In an in-class exam, demonstrate competence in the fundamental skills needed for arranging:


Every assignment will be graded using a rubric on Blackboard that will explain the goals and the criteria for grading. These rubrics will be available in advance so you can understand how you will be evaluated and can assess your own work before you turn it in.

40% Weekly homework
15% Pop song arrangement
10% Piano reduction
10% Polyphonic arrangement
10% Ethics presentation
10% Analysis paper
5% Musicianship exam

Please note: There will be no final exam in this course.

Grade Scale

Percent Letter
93–100 A
90–92 A-
87–89 B+
83–86 B
80–82 B-
77–79 C+
73–46 C
70–72 C-
67–69 D+
63–66 D
60–62 D-
0–59 E


Attendance, Participation, Teaching Modality

Due Dates and Late Assignments

Academic Honesty

Disability Accommodations

If you need a disability accommodation, please contact the Disability Office and they will let me now how to accommodate you without specifying the nature of your disability.

Anti-Oppressive Goals

This course advocates an active anti-oppressive, anti-racist position that seeks to use the study of music to undo social structures that oppress people and instead to build a just society where all people are respected and celebrated for their intrinsic and inestimable value. There has never been a values-neutral course, and indeed throughout their history, American music departments and schools of music have not only fostered a Eurocentric curriculum, but have actively supported a program of white supremacy. In choices of what to cover and how, what music to promote and what to ignore, and in decisions about hiring, promotion, and institutional investments, universities have consistently and systematically discriminated against women, people of color, and sexual/gender minorities. We have inherited social structures that actively oppress people, and if we do not oppose those structures then we will be perpetuating them. Declaring ourselves “non-racist” or ignoring the problem only makes it worse. If, on the other hand, we take an anti-racist approach and actively oppose racist and oppressive structures, then we can work to make positive change.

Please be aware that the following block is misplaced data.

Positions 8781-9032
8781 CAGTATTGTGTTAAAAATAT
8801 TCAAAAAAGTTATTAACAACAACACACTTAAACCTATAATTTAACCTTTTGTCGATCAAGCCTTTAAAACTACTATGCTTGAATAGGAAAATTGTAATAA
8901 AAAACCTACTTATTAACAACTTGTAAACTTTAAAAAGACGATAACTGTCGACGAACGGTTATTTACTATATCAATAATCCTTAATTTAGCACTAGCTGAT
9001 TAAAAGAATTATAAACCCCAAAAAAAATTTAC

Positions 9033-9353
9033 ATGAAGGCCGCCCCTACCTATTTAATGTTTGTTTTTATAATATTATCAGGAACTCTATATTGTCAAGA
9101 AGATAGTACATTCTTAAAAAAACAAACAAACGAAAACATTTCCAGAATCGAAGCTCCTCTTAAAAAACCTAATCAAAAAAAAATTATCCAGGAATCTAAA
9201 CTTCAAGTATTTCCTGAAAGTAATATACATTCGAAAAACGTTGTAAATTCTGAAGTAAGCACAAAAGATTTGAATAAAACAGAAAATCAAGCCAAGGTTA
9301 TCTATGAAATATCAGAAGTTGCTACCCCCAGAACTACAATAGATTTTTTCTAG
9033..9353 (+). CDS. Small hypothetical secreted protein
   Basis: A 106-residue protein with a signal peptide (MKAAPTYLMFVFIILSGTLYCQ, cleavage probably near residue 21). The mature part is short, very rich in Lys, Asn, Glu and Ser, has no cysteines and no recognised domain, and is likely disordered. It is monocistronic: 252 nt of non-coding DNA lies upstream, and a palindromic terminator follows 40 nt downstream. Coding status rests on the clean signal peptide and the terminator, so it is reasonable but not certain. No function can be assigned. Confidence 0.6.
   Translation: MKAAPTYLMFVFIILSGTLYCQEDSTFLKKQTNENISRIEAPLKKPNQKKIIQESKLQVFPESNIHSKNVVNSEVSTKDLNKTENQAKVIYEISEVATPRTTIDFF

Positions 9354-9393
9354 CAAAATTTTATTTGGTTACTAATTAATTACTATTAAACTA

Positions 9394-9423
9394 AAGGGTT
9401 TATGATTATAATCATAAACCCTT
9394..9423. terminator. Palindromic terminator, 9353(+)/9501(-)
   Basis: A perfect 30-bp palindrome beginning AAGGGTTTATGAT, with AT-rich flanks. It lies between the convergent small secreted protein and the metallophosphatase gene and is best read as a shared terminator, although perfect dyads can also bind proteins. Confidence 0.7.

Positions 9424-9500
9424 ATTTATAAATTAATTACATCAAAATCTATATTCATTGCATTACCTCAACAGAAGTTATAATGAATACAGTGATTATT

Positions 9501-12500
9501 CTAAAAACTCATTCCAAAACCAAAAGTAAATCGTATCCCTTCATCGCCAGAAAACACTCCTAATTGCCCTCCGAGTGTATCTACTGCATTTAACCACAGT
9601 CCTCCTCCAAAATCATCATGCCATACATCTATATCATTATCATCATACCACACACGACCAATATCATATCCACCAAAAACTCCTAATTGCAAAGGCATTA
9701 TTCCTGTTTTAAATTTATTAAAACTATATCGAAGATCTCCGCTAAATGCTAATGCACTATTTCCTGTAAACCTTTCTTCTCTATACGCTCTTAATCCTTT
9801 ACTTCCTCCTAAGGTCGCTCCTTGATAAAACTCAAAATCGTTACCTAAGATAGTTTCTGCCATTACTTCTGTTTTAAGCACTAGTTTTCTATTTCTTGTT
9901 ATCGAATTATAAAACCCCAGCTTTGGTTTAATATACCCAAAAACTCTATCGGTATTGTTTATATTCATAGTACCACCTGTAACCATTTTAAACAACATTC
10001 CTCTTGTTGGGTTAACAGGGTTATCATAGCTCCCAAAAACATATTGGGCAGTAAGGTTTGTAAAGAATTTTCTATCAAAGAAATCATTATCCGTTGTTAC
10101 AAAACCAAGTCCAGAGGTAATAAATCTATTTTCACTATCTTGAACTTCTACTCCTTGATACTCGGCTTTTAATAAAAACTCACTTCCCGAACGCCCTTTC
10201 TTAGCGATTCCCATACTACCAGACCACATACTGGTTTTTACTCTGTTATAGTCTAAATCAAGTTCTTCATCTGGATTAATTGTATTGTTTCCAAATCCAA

This course is designed give you the knowledge and tools needed to think critically about the ways that people have used music to oppress others, and to open up a space for imagining different ways of being that will enable us to build a just society. The selection of music and readings intentionally favors contributions of women and people of color, and the course is meant to spotlight social problems rather than avoid them. I do not expect us all to agree about anything except the innate worth of every human being. I do expect every student to engage with each other, with me, and with the authors and creators we study in this course in a respectful, honest, and kind manner as we work together in pursuit of greater understanding and seek out ways to make things better.

Creating a Supportive Classroom Community

I need your help in creative a supportive community in our classroom. I want to build a space in which students feel safe enough to take the risks necessary to engage with new ideas and develop new skills. We must be careful to avoid any kind of bullying or harrassment; and we must cultivate respect, humility, and kindness. No point of view is out of bounds for discussion, as long as we can find a respectful and sensitive way to talk about it.

I will give you opportunities for feedback throughout the course and I would ask, please let me know if there is anything I can do (or anything I need to change) in order to accomplish these goals. Please be reflective about your own contributions to the classroom environment as well.